9 March 2010 A new image-based process for quantifying hemodynamic contributions to long-term morbidity in a rabbit model of aortic coarctation
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Abstract
Coarctation of the aorta (CoA) is associated with reduced life expectancy despite successful surgical treatment. Interestingly, much of the related long-term morbidity can be explained by abnormal hemodynamics, vascular biomechanics and cardiac function. MRI has played an important role in assessing coarctation severity, but the heterogeneity and small number of patients at each center presents an obstacle for determining causality. This work describes optimized imaging parameters to create computational fluid dynamics (CFD) models revealing changes in hemodynamics and vascular biomechanics from a rabbit model. CoA was induced surgically at 10 weeks using silk or dissolvable ligatures to replicate native and end-to-end treatment cases, respectively. Cardiac function was evaluated at 32 weeks using a fastcard SPGR sequence in 6-8 two-chamber short-axis views. Left ventricular (LV) volume, ejection fraction, and mass were quantified and compared to control rabbits. Phase contrast (PC) and angiographic MRI were used to create CFD models. Ascending aortic PCMRI data were mapped to the model inflow and outflow boundary conditions replicated measured pressure (BP) and flow. CFD simulations were performed using a stabilized finite element method to calculate indices including velocity, BP and wall shear stress (WSS). CoA models displayed higher velocity through the coarctation region and decreased velocity elsewhere, leading to decreased WSS above and below the stenosis. Pronounced wall displacement was associated with CoA-induced changes in BP. CoA caused reversible LV hypertrophy. Cardiac function was maintained, but caused a persistent hyperdynamic state. This model may now be used to investigate potential mechanisms of long-term morbidity.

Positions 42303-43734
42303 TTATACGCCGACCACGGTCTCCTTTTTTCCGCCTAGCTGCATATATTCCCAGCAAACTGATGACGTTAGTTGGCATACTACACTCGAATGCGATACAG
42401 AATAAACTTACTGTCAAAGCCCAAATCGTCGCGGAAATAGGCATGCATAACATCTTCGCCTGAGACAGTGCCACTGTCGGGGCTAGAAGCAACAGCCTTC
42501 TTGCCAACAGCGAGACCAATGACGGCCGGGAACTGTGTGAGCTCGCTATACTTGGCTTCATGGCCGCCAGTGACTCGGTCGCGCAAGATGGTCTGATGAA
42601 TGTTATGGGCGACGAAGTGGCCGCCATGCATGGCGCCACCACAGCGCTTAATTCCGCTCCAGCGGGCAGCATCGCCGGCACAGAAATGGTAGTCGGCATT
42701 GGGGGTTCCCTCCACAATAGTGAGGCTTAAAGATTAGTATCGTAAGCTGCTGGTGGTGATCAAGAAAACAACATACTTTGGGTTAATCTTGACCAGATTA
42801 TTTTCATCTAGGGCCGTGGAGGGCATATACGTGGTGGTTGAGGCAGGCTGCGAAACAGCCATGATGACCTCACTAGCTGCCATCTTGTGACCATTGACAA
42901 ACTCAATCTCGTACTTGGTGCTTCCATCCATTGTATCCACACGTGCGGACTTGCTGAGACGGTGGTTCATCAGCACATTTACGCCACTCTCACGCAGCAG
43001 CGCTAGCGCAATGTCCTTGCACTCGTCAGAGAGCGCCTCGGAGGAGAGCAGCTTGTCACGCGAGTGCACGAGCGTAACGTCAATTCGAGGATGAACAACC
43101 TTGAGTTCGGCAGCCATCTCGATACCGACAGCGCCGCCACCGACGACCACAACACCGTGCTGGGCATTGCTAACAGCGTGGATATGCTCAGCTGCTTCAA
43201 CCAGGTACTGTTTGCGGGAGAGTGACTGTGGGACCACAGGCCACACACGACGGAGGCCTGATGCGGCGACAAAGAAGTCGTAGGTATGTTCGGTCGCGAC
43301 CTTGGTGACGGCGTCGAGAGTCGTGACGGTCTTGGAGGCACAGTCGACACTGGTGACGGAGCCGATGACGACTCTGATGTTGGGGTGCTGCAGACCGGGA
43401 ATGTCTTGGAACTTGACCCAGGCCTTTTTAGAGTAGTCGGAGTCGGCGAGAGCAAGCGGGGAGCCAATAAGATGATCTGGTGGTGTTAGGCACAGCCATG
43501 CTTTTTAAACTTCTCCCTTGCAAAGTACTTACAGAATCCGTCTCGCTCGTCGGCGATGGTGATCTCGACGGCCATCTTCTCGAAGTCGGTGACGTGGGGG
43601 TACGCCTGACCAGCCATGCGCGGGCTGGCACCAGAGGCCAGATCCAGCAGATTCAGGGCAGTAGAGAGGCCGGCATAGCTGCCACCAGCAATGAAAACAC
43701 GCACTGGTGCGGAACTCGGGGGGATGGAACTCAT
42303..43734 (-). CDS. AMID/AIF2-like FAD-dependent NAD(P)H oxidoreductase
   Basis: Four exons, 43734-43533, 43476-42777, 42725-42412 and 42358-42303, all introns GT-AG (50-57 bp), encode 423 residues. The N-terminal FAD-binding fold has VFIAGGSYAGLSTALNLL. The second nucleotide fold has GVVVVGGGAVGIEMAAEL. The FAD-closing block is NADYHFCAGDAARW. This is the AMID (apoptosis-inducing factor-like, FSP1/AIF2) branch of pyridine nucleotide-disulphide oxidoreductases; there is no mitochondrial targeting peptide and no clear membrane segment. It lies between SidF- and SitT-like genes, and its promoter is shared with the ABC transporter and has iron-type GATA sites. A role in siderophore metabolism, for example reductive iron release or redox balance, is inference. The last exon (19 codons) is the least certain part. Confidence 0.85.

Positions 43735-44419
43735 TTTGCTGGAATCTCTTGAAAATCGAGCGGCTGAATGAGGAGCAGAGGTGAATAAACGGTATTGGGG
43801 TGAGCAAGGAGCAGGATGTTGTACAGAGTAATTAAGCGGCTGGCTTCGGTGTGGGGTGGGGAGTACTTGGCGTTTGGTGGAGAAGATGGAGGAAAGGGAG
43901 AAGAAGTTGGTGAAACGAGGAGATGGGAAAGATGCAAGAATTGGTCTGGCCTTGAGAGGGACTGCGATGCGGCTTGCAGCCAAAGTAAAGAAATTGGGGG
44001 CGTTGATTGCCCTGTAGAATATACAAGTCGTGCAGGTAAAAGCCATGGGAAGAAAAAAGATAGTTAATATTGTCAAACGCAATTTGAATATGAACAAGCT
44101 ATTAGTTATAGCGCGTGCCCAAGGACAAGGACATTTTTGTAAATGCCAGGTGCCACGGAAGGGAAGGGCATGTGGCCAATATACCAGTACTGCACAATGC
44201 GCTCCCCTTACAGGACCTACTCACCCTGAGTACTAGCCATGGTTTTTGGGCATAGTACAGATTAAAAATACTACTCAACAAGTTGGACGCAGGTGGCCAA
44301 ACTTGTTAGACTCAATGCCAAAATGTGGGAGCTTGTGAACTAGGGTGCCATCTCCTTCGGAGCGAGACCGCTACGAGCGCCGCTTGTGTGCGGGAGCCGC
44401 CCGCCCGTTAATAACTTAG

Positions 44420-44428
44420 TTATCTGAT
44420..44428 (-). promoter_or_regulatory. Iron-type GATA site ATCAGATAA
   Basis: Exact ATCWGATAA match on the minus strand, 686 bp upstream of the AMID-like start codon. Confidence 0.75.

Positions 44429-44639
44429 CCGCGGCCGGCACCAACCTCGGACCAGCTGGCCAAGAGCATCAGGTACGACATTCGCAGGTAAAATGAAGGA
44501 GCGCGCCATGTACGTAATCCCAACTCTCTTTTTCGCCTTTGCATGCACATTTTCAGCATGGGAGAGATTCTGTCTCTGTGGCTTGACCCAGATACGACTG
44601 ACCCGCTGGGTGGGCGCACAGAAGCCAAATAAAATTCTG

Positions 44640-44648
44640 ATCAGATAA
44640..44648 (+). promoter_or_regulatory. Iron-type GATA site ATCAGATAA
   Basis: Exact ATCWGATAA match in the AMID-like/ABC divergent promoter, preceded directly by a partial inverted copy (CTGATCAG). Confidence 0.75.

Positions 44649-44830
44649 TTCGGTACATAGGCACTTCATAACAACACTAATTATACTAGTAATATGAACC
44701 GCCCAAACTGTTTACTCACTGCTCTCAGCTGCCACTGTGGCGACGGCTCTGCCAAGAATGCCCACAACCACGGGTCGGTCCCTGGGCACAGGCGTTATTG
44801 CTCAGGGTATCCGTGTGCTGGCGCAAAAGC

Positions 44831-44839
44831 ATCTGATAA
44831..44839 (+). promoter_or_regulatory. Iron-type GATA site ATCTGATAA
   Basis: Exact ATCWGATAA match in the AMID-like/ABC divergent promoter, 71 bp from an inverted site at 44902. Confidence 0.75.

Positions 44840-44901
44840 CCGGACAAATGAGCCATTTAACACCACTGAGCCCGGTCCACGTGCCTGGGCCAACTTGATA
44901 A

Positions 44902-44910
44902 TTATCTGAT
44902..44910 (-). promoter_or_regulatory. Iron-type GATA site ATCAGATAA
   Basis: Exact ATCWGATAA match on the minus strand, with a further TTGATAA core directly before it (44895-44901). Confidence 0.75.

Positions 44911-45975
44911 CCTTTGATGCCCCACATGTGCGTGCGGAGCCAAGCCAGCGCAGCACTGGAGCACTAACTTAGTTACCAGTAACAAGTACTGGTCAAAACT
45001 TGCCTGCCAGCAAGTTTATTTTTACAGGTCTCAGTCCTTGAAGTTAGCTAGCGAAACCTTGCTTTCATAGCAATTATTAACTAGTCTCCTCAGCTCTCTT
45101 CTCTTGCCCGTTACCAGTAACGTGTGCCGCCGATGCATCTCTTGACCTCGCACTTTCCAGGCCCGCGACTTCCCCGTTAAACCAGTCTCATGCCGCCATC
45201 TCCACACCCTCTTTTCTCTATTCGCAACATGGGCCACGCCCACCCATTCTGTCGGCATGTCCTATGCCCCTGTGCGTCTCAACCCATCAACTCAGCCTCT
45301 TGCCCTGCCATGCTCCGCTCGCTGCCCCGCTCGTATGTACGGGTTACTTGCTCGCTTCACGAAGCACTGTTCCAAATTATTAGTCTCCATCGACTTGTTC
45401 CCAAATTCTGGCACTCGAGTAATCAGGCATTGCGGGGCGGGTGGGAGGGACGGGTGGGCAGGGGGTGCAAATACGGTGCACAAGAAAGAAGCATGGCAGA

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David C. Wendell, Ronak J. Dholakia, Paul M. Larsen, Arjun Menon, John F. LaDisa, "A new image-based process for quantifying hemodynamic contributions to long-term morbidity in a rabbit model of aortic coarctation", Proc. SPIE 7626, Medical Imaging 2010: Biomedical Applications in Molecular, Structural, and Functional Imaging, 76260J (9 March 2010); doi: 10.1117/12.846373; https://doi.org/10.1117/12.846373
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KEYWORDS
Hemodynamics

Data modeling

Arteries

Magnetic resonance imaging

Blood circulation

Blood pressure

Heart

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